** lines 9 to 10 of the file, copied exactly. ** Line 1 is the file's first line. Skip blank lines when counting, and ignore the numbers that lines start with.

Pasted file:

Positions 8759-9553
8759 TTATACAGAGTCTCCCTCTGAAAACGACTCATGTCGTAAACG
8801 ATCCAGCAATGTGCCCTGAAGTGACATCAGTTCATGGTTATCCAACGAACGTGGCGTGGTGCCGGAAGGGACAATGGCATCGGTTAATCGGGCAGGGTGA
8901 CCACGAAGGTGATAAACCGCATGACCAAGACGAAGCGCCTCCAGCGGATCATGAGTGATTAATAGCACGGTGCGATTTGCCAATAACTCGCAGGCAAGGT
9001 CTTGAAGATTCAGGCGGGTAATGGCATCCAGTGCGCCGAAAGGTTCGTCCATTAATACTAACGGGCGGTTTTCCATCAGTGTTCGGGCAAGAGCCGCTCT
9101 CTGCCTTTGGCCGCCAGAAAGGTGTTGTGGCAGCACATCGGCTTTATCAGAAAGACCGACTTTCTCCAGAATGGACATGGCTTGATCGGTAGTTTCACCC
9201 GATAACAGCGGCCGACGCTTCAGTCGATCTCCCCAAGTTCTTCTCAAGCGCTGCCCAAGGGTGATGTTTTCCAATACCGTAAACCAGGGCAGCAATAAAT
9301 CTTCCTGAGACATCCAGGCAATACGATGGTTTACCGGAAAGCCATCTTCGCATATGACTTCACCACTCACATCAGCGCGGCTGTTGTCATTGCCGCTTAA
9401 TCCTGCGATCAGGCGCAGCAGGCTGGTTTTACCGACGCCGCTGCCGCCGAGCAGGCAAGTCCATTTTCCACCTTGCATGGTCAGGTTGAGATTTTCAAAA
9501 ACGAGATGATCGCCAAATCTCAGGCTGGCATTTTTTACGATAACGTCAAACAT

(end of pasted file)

9401 TCCTGCGATCAGGCGCAGCAGGCTGGTTTTACCGACGCCGCTGCCGCCGAGCAGGCAAGTCCATTTTCCACCTTGCATGGTCAGGTTGAGATTTTCAAAA
9501 ACGAGATGATCGCCAAATCTCAGGCTGGCATTTTTTACGATAACGTCAAACAT